A study on the acceptability of land readjustment for urban regeneration in Hong Kong

Yung YAU*

*Corresponding author for this work

Research output: Journal PublicationsJournal Article (refereed)peer-review

10 Citations (Scopus)


In view of the ever-increasing problem of urban decay in Hong Kong, the authorities have paid huge efforts in renewing the city. Yet, redevelopments are often delayed owing to the thorny and lengthy exercises of land assembly. While compulsory purchase or eminent domain helps to speed up the land assembly process, this approach has been criticized for creating social tensions between the redevelopment agents and those affected homeowners. Other than protection of private property rights, some of the affected homeowners pursue a course of action in order to be entitled to redevelopment gains. Besides all of the above, forced displacement by redevelopment may seriously disrupt the social network system. In light of these predicaments, the technique of land readjustment (LR) has been proposed. In principle, the LR technique can foster a partnering relationship among various stakeholders of a redevelopment project. Although LR has been practised overseas for various purposes, its applicability to redeveloping buildings in Hong Kong's urban is moot. This article aims to explore the acceptability of LR in Hong Kong through a structured questionnaire survey of 356 residents in Kowloon City. Based on this survey's findings, some policy and practical implications are drawn and discussed. On the issue of sustainable urban regeneration, these implications offer valuable insights to public administrators and urban managers.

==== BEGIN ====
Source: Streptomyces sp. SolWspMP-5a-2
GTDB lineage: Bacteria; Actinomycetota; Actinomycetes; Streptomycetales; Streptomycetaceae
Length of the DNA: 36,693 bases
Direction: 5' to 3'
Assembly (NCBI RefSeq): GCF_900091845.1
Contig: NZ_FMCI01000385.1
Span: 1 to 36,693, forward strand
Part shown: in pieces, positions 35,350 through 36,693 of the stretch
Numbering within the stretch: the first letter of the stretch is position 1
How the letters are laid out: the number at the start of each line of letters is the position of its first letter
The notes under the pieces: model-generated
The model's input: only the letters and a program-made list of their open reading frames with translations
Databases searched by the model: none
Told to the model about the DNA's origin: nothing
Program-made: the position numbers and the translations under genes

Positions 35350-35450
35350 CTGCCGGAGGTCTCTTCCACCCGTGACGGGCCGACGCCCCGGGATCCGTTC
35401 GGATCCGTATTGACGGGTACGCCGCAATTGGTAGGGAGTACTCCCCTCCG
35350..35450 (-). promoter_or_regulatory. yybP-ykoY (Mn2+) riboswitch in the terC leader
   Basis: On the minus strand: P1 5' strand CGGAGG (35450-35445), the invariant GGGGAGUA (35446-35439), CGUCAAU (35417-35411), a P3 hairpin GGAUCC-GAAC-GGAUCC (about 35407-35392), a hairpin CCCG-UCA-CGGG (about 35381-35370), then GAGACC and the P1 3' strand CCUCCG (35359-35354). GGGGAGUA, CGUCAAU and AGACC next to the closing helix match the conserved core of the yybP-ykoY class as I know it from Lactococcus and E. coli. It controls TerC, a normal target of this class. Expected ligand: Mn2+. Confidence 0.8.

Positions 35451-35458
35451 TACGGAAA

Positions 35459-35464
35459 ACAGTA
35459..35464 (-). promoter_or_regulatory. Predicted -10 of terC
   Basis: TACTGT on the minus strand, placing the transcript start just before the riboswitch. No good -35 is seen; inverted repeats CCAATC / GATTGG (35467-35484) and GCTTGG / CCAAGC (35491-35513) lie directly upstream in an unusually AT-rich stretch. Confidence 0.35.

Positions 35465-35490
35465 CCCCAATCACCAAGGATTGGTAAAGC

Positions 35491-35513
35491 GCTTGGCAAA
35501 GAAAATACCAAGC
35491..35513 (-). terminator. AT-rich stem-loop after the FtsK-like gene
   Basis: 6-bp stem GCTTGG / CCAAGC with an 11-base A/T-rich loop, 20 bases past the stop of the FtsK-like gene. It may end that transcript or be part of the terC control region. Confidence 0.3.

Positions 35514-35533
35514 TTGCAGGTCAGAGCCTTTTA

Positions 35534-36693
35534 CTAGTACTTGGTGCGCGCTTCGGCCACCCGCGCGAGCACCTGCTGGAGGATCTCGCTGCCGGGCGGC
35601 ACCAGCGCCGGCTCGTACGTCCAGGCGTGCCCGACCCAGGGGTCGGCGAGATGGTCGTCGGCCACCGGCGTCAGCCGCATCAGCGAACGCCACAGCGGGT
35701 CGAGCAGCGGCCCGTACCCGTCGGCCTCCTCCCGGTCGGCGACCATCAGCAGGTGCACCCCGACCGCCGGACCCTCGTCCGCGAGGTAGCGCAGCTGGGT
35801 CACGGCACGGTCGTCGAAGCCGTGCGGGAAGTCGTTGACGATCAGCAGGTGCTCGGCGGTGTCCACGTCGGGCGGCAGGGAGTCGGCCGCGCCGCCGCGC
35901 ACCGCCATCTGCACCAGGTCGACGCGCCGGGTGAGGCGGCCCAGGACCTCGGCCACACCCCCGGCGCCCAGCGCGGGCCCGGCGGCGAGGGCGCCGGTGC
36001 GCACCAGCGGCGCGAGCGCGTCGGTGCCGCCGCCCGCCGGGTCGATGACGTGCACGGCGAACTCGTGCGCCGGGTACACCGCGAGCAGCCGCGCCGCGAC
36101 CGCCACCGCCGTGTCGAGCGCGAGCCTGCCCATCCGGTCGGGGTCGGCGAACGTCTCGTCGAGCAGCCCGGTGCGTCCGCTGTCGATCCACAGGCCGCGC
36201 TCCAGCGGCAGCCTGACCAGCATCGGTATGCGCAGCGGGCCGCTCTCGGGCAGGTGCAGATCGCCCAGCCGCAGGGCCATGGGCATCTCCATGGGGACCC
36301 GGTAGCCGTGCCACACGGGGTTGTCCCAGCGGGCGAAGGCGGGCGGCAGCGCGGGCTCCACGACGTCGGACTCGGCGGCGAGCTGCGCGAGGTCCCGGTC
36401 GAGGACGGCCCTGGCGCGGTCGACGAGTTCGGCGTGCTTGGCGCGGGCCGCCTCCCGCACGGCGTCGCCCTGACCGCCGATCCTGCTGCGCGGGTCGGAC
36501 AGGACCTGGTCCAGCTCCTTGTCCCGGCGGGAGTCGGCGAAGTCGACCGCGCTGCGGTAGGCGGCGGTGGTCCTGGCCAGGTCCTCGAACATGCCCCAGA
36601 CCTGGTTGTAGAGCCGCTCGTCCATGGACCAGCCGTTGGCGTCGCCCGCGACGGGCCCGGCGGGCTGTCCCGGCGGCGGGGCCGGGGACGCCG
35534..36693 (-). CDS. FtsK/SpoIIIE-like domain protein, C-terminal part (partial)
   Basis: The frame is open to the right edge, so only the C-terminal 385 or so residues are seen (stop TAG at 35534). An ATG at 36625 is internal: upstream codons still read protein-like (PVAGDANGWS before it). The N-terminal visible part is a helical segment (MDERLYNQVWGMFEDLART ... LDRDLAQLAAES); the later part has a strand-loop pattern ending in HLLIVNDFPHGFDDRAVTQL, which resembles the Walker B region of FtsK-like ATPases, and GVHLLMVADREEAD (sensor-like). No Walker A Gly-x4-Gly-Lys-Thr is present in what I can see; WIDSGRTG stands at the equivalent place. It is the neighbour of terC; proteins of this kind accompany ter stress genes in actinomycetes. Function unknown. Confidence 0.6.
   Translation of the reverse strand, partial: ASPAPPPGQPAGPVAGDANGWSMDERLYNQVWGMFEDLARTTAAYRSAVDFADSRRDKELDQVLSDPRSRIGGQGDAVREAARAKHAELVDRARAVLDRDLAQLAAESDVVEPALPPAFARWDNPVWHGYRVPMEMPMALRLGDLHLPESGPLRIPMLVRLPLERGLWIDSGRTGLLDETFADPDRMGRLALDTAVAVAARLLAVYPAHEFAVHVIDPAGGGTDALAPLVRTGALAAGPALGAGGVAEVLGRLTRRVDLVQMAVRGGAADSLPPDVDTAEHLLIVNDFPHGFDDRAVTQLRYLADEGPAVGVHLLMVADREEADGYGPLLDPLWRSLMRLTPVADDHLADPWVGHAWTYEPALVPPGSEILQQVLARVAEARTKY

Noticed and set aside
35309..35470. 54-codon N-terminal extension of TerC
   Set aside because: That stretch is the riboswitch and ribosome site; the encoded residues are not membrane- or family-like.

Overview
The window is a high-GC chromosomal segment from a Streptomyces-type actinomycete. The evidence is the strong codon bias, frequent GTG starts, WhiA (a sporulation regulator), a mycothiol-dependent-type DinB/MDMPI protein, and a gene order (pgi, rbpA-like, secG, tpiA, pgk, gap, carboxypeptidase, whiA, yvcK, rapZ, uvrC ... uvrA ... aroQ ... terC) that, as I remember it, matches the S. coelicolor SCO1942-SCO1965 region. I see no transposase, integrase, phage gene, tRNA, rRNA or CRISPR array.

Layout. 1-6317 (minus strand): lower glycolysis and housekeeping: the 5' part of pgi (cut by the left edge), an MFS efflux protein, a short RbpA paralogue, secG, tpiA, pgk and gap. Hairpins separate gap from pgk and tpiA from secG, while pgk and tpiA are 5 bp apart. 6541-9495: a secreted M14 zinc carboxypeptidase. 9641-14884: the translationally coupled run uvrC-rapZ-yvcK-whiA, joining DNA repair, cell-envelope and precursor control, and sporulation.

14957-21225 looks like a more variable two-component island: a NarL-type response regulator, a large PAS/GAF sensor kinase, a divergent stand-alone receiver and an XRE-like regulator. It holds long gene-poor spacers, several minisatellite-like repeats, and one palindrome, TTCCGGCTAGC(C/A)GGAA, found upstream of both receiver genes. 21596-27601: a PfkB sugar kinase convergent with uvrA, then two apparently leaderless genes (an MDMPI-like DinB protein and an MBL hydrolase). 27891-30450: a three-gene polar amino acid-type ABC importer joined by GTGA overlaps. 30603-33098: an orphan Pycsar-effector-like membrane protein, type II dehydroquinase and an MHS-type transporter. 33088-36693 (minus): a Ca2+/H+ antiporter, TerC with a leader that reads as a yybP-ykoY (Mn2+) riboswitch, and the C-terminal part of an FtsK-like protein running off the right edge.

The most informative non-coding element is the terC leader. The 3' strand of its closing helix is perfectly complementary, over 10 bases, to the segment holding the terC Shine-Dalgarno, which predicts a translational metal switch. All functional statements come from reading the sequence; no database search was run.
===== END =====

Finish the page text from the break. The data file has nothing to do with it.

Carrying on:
Original languageEnglish
Pages (from-to)105-114
Number of pages10
JournalUrbani Izziv
Issue number2
Publication statusPublished - Dec 2009
Externally publishedYes

Bibliographical note

Funding Information:
The work described in this paper was fully supported by a Strategic Research Grant from the City University of Hong Kong (Project No. 7002269).

Publisher Copyright:
© 2009 Urban Planning Institute of the Republic of Slovenia. All rights reserved.


  • Hong Kong
  • Land readjustment
  • Redevelopment
  • Stakeholder engagement
  • Urban renewal


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